The names of some the biggest US spirits — Jack Daniel's and Evan Williams — reveal their Welsh roots. But while Welsh émigrés were inspiring the US whiskey and bourbon industry, things were trickier back home in Wales. The 19th century temperance movement took a dim view of strong liquor. Local distilleries were wiped out by an 1823 law that banned small stills: too hard to regulate, and too hard to tax.
Apart from a few (illegal) moonshiners in barns, cellars and sheds, Welsh spirits evaporated when the Frongoch whisky distillery finally went bust in 1910. It wasn’t until the late 1990s that a few friends decided to do something about it.
Penderyn came about as conversation in a pub,” says Stephen Davies, the managing director of Wales’ biggest and best-known whisky distiller. “A group of friends decided to bring whisky distilling back to Wales. It’s a challenging thing to do. You have to mature it for a minimum of three years to legally call it whisky - and then beyond that if you want to create really world-class spirits.”
But that’s what they did. Twenty years on, Penderyn makes a range of outstanding whiskies in variety of cask finishes – madeira, port, bourbon, sherry, peated – which have won international acclaim and are now exported to 33 countries.
Stephen Davies, Managing Director, Penderyn Distillery
A group of friends decided to bring whisky distilling back to Wales. It’s a challenging thing to do. You have to mature it for a minimum of three years to legally call it whisky - and then beyond that if you want to create really world-class spirits.”
It’s also distinctly Welsh, says distillery manager Laura Davies. “We’re not trying to copy anyone: we produce Welsh whisky,” she says. “We have two unique Faraday stills which operate quite unlike anything you’d see in Scotland. They give us a really pure, high-strength, light spirit, with lots of fruit and flavour. It gives us a great spirit to start off with, and when it goes into a cask it can only get better from there.”
Penderyn also make vodka and gin (and very good they are, too). But it wasn’t until 2009 when the law was relaxed to allow smaller stills to operate – and artisan gin producers were finally allowed to flourish.
Pete Cameron has been foraging, farming and bee-keeping in the Dyfi valley for 25 years. His brother Danny is an international expert in the wine and spirits industry. “We thought it would be fascinating to see if we could combine our respective skills,” says Danny. The Dyfi Distillery was born.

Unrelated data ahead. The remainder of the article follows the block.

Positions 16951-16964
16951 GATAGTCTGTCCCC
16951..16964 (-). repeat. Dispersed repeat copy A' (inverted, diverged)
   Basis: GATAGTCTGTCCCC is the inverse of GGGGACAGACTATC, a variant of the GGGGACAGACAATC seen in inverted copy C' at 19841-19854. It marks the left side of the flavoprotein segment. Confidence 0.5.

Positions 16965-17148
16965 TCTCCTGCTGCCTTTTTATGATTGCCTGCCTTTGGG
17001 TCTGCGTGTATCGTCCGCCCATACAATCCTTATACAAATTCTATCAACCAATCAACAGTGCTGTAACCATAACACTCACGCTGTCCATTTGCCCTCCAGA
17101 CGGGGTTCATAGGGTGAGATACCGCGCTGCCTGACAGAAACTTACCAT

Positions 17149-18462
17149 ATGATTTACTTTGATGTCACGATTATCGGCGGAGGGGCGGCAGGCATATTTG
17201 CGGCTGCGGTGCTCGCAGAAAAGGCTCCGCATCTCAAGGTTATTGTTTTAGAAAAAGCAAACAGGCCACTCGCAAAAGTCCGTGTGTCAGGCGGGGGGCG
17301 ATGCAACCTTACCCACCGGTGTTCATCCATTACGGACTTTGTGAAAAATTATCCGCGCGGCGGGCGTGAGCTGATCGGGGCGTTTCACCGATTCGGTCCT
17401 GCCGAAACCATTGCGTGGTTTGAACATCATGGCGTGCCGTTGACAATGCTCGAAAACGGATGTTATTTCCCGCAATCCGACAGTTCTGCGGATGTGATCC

“Gin was the obvious route, because both of us are interested in producing something that tastes of where it comes from,” says Danny. “We’ve got this amazing botanical diversity here. It’s a forager’s paradise.”
Dyfi’s Pollination gin, which uses 20 locally-foraged botanicals, won the best UK gin at the Great British Food Awards in 2017 – and became the first gin to retain the title in 2018. Even so, Dyfi cheerfully admit that they’re never going to be a global brand. “We are a genuinely small artisan craft distiller, and our process is very long-winded,” says Danny. “We’re not commercially efficient in that respect. We’re 60:40 distillers and foragers. I think we’d fail if all we wanted to do was become a behemoth and take over the world. That doesn’t really chime with the values of us as a family, or as a business. It should be about promoting sustainability in all its forms.”
The list of artisan Welsh gins is growing all the time: Eccentric, Gower, Clwydian, Cygnet, Anglesey-Môn, LlanfairPGin, North Star, Hot Wood, Coles, Blue Slate. You can even have a crack at creating your bespoke botanical blend at In the Welsh Wind’s distillery in Tresaith, on the Ceredigion coast.
The multi-talented John Savage-Onstwedder, who makes award-winning, Teifi Cheese, set up the Dà Mhìle distillery on his farm in Ceredigion, making a range of gins alongside an organic single-grain whisky. He now plans to become the first single-estate whisky in Britain:
We’ll grow organic barley on the farm, harvest it and do the malting ourselves,” he says. “Everything from the growing to the distilling to the bottling and labelling – it’ll all be done here. Nobody else does that.”
John Savage-Onstwedder, Dà Mhìle distillery
Everything from the growing to the distilling to the bottling and labelling – it’ll all be done here. Nobody else does that.”
Now that the Welsh whisky tap has been turned on, there’s no stopping it. The first casks from the new Aber Falls distillery, on the Menai Strait in North Wales, will be ready to drink in 2020.
Now that’s something to look forward to.